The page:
Rocket Lab is riding the wave from last year’s success, gearing up for rapid back-to-back launches from sites in New Zealand and the United States. One of the planned launches will initiate a new partnership with U.S. space tech company Capella Space.
On Tuesday, Rocket Lab announced that it had secured a multi-launch deal with Capella Space to send its SAR Earth-imaging Acadia satellites to low Earth orbit. Four Electron rocket missions will liftoff as part of the new deal, each carrying a single satellite.
The first mission is scheduled for launch sometime in March, taking off from Launch Complex 2 at NASA’s Wallops Flight Facility in Virginia. Meanwhile, another Electron rocket is being simultaneously prepped for liftoff from Rocket Lab’s Launch Complex 1 in New Zealand to deploy satellites for Spaceflight Inc. customer BlackSky, according to Rocket Lab.
Both launches are set to take place this month, with Rocket Lab finalizing its launch windows soon. The company emphasized that the two missions “are expected to launch within days of each other,” Rocket Lab wrote in its statement.
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“The ability to run simultaneous launch campaigns and deliver a rapid launch cadence is exactly what Electron and our launch sites were built for,” CEO Peter Beck said in the statement. “We’re dedicated to serving the responsive space needs of our customers across commercial and government space.”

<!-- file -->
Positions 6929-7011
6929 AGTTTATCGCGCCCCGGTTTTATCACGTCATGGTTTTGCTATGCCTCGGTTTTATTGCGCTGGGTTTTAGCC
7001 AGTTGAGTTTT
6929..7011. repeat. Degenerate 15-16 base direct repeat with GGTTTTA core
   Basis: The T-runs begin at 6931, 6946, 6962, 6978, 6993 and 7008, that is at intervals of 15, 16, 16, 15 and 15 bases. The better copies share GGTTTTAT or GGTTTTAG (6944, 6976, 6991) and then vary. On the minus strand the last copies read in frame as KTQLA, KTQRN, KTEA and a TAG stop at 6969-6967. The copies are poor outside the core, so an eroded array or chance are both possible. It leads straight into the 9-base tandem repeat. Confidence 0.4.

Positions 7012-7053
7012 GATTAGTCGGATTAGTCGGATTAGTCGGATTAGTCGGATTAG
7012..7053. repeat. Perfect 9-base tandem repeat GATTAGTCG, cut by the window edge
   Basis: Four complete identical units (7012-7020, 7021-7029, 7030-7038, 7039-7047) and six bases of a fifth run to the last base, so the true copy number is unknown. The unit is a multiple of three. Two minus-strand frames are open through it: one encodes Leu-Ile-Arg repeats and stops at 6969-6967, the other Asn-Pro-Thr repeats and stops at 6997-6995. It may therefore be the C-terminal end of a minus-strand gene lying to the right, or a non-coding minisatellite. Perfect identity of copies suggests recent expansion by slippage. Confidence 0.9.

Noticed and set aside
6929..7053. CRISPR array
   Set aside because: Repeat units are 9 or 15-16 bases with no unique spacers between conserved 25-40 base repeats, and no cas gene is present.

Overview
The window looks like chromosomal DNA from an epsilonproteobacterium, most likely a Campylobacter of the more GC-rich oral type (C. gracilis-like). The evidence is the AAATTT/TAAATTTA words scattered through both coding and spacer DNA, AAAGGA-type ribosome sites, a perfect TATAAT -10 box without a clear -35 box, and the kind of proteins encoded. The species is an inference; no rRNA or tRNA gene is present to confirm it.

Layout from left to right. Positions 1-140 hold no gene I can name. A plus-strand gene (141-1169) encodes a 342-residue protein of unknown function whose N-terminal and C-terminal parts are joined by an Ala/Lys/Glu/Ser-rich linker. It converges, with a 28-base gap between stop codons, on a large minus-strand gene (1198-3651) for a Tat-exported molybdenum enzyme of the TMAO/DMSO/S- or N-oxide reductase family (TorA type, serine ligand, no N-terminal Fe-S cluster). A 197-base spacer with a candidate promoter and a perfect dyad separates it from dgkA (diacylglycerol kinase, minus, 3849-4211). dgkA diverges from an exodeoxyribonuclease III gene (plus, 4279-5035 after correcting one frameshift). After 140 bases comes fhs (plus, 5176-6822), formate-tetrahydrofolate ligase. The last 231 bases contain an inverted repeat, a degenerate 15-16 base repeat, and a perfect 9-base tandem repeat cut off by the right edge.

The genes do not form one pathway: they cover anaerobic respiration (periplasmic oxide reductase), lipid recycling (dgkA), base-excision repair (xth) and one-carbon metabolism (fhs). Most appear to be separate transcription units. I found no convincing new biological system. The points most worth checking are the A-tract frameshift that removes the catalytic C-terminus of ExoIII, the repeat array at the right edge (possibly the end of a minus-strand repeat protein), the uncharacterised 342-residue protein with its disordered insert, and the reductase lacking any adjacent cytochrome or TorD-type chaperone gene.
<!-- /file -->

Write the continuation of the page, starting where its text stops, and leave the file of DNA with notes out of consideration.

The Electron rocket in Virginia has already undergone a wet dress rehearsal and Rocket Lab is waiting for range clearance from NASA and the Federal Aviation Administration.
Rocket Lab’s small lift launch vehicle took off from NASA’s facility on Wallops Island in Virginia for the first time on January 24, ushering in a new era for the company to launch from U.S. soil. The new Virginia pad is meant to foster missions for both government and commercial customers.
Rocket Lab ended last year strong, doubling its order backlog from around $241 million in contracts at the end of 2021 to $503.6 million at the end of 2022, CNBC reported. The company also reported $51.8 million in revenue for its fourth quarter, an increase of 88% from the year before.
The company has big plans ahead, even wanting to launch the first private mission to Venus. But for now, Rocketlab has its hands full while operating rocket launches on two different continents simultaneously.
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